Ukrainian painters: Serhii Vasylkivskyi

Serhii Vasylkivskyi (1854–1917), Poltava (date not known), further details not known. Wikimedia Commons.

This week’s Ukrainian artist was born in Izyum, a city to the south-east of Kharkiv, in the east of Ukraine. His grandfather had been a Chumak, transporting grain and other commodities in oxcarts, and when still a child he and his family moved to Kharkiv, where he lived for most of the rest of his life, in the capital of what had been the semi-autonomous Sloboda Ukraine. He is Serhii Vasylkivskyi (1854-1917), Russified as Serhii Ivanovych Vasylkivsky.

After he had started training to be a veterinary surgeon, he left and worked for a while as a civil servant. In 1876 he moved to Saint Petersburg in Russia, where he studied at the Imperial Academy of Arts, being taught there by Volodymyr Orlovsky (1842-1914), a native of Kyiv and one of the founding fathers of Ukraine landscape painting. Following his graduation in 1885, the academy awarded him funds to travel in Europe and North Africa, including Egypt.

When he was in Paris, he was influenced by the Barbizon school and the landscapes of Camille Corot; given that he must have been there in about 1886-88, I also suspect that he was influenced by Impressionism. On his return, Vasylkivskyi settled in Kharkiv, where he painted prolifically and was a key member of artistic circles until his death in 1917, at the age of 62.

Unfortunately, few of the available images of his paintings are dated. Those that remain are a small fraction of the more than three thousand works he is believed to have made through his career. Many have been destroyed during the wars that have ravaged Kharkiv since his death, and continue to this day.

Serhii Vasylkivskyi (1854–1917), Ukrainian Landscape (date not known), further details not known. Wikimedia Commons.

This Ukrainian Landscape may date from soon after his return from Paris, as it appears to have a Barbizon influence.

Serhii Vasylkivskyi (1854–1917), Spring Day in Ukraine (1883), further details not known. Wikimedia Commons.

This oil sketch of a Spring Day in Ukraine has been dated to 1883. The two women in the foreground are engaged in the chore of washing clothes in the stream flowing through this small hamlet. The first of the leaves are starting to appear on the trees.

Serhii Vasylkivskyi (1854–1917), Cossack House (date not known), further details not known. Wikimedia Commons.

Cossack House is a more substantial thatched farmhouse, with barns behind. A small group is gathered around a cart, talking.

Serhii Vasylkivskyi (1854–1917), Neighbourhood (date not known), further details not known. Wikimedia Commons.

Neighbourhood shows an oxcart being used at another farm, this time on the edge of a village. On the skyline to the left is the church.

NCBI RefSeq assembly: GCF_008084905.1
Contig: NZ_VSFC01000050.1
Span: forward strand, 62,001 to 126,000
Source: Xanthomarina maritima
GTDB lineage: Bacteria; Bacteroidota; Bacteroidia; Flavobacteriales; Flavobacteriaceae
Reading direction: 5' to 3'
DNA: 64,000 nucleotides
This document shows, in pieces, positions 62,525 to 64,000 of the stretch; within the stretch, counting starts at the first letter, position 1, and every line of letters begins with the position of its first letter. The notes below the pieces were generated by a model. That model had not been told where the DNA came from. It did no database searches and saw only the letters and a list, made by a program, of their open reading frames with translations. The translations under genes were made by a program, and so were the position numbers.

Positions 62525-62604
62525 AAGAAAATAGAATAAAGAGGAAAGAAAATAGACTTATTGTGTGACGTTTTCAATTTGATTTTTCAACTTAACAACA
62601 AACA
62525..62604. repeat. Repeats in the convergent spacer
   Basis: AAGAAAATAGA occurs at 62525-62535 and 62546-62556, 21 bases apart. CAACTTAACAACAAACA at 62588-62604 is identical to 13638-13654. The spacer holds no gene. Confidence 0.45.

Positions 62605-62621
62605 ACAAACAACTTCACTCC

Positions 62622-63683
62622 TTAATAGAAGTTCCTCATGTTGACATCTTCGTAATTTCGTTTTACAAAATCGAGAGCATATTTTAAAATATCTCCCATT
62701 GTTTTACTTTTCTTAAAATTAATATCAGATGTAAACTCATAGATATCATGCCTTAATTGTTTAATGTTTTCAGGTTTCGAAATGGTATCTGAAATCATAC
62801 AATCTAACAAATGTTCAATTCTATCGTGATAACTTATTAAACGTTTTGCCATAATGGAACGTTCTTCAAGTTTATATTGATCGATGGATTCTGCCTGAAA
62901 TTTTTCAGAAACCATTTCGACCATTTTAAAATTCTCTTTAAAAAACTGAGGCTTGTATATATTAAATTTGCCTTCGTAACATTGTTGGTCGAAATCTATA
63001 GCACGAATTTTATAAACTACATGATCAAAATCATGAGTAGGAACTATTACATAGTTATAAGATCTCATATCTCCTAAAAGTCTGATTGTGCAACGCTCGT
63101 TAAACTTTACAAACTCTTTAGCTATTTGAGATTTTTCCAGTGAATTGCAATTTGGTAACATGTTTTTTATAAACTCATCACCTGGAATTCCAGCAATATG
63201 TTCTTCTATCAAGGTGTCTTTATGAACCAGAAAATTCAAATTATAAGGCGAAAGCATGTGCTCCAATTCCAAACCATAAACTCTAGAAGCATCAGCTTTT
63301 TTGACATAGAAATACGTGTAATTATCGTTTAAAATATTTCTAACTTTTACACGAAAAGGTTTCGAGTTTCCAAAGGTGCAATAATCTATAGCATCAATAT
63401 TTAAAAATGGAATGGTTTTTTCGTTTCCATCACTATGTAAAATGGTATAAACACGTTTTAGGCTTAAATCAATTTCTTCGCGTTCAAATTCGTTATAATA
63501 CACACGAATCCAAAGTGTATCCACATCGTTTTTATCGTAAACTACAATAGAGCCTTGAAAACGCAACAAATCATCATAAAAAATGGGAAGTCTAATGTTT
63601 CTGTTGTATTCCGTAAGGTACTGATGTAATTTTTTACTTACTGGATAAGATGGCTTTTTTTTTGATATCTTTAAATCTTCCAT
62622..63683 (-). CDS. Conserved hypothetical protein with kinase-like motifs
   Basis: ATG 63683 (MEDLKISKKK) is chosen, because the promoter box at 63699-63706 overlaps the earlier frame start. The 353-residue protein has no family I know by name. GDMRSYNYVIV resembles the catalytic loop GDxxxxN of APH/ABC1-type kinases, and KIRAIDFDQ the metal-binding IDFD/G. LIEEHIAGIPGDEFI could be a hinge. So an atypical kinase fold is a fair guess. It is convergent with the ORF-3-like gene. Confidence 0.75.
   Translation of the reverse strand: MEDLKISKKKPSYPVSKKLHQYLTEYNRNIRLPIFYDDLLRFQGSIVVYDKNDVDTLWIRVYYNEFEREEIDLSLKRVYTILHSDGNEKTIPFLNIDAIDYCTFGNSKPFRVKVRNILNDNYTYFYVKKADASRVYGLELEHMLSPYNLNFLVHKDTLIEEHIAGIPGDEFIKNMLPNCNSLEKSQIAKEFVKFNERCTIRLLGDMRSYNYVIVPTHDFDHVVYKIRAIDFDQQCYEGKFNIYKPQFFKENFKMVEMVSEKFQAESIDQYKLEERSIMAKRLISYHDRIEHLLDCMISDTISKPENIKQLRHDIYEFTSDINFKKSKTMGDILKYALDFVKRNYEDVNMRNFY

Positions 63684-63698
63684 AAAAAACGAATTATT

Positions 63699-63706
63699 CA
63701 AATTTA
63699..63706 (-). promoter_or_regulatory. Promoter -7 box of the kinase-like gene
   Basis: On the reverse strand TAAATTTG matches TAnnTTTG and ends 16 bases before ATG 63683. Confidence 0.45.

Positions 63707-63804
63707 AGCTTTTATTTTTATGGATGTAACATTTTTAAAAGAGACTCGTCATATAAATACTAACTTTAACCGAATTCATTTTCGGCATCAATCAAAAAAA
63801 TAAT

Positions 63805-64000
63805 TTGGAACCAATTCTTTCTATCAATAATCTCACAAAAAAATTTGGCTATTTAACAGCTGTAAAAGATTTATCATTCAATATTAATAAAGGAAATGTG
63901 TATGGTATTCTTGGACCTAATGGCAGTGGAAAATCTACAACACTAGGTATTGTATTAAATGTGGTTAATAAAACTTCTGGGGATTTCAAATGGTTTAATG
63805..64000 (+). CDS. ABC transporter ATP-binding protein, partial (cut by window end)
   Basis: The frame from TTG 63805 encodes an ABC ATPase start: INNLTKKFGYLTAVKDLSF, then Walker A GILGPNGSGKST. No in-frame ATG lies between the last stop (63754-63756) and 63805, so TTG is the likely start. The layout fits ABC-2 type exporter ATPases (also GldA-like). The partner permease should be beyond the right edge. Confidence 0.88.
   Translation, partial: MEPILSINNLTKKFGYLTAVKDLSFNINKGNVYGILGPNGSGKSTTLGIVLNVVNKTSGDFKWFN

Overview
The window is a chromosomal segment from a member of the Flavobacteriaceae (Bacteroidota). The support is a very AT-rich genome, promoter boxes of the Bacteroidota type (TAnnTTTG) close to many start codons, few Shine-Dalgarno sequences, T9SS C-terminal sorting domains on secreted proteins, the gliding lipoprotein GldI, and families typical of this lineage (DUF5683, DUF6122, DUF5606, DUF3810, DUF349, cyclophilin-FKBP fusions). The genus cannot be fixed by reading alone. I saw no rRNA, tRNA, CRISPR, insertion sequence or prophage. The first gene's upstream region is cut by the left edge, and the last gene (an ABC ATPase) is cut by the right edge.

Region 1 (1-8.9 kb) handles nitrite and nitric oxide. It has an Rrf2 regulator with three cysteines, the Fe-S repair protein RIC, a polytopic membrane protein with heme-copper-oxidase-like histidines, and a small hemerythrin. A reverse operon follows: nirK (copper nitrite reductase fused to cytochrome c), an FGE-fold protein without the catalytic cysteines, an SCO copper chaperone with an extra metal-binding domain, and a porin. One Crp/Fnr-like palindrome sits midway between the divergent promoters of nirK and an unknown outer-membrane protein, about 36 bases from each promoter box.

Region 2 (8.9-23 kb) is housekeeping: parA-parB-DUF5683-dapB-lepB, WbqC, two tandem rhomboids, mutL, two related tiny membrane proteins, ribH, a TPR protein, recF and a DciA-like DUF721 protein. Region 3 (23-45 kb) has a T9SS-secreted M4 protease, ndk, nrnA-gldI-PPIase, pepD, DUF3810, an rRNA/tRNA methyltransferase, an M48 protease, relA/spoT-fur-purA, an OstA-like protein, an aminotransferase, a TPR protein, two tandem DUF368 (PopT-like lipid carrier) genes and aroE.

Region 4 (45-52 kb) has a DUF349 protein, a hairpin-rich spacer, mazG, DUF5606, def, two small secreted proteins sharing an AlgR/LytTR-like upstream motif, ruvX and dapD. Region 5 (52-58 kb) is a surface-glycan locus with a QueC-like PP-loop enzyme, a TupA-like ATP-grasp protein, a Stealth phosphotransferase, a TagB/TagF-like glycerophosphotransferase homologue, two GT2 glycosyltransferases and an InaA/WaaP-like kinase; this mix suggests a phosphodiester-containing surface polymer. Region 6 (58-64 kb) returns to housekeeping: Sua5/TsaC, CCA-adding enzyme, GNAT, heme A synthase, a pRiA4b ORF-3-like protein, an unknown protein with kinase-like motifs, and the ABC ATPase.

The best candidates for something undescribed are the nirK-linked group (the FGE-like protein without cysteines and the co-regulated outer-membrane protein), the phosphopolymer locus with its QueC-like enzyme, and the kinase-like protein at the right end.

Serhii Vasylkivskyi (1854–1917), Village Street (date not known), further details not known. Wikimedia Commons.

Village Street shows a broad road running through a village, with small groups talking together.

Serhii Vasylkivskyi (1854–1917), Poltava (date not known), further details not known. Wikimedia Commons.

Poltava shows the first recognisable location (I think). The buildings on the skyline appear to be the Monastery of the Exaltation of the Cross in the city of Poltava. This was built at the direction of the Metropolitan of Kyiv, Sylvester Kossov, in 1650, to commemorate the victory of the Cossack Host over the Polish army at the Poltavka River.

Serhii Vasylkivskyi (1854–1917), Sea Tide (1898), media and dimensions not known, Hermitage Museum Государственный Эрмитаж, Saint Petersburg, Russia. Wikimedia Commons.

Sea Tide is dated to 1898, and shows fishing boats, probably on the Black Sea coast, in fine weather. I suspect its title is a mistranslation, as the Black Sea and the Sea of Azov are effectively enclosed areas of water, so have negligible tides. The waves seen here are wind-generated, perhaps reflecting gusty conditions further offshore.

Serhii Vasylkivskyi (1854–1917), Sunset over the Lake (date not known), further details not known. Wikimedia Commons.

I suspect that Vasylkivskyi painted Sunset over the Lake late in his career. It’s overtly Impressionist, with rich colours and gestural marks for its rushes.

Vasylkivskyi also painted many portraits of Ukrainian country people. Here is a selection of three.

Serhii Vasylkivskyi (1854–1917), Ukrainian Peasant (date not known), oil on wood, 36.5 x 24 cm, location not known. Wikimedia Commons.

Inscribed on the reverse of Ukrainian Peasant is a reference to Solopij Warenik, a character in Nikolai Gogol’s short story The Sorochinsk Fair. Although regarded as being Russian, Gogol was born in Velyki Sorochyntsi, a village not far from Poltava, and the site of that fair. Gogol, who was bilingual in Ukrainian and Russian, didn’t leave Ukraine until he was nineteen, when he went to Saint Petersburg.

Serhii Vasylkivskyi (1854–1917), Zaporozhian Cossack (date not known), further details not known. Wikimedia Commons.

Zaporozhian Cossack shows an older man, alone with his horse, leaning on his gun and staring into the distance.

Serhii Vasylkivskyi (1854–1917), Cossack Senior from the Zaporozhian Host (date not known), further details not known. Wikimedia Commons.

Cossack Senior from the Zaporozhian Host shows another older man in tattered clothing, a pipe held in his left hand.


Andrey Kurkov and others (2022) Treasures of Ukraine, A Nation’s Cultural Heritage, Thames & Hudson. ISBN 978 0 500 02603 8.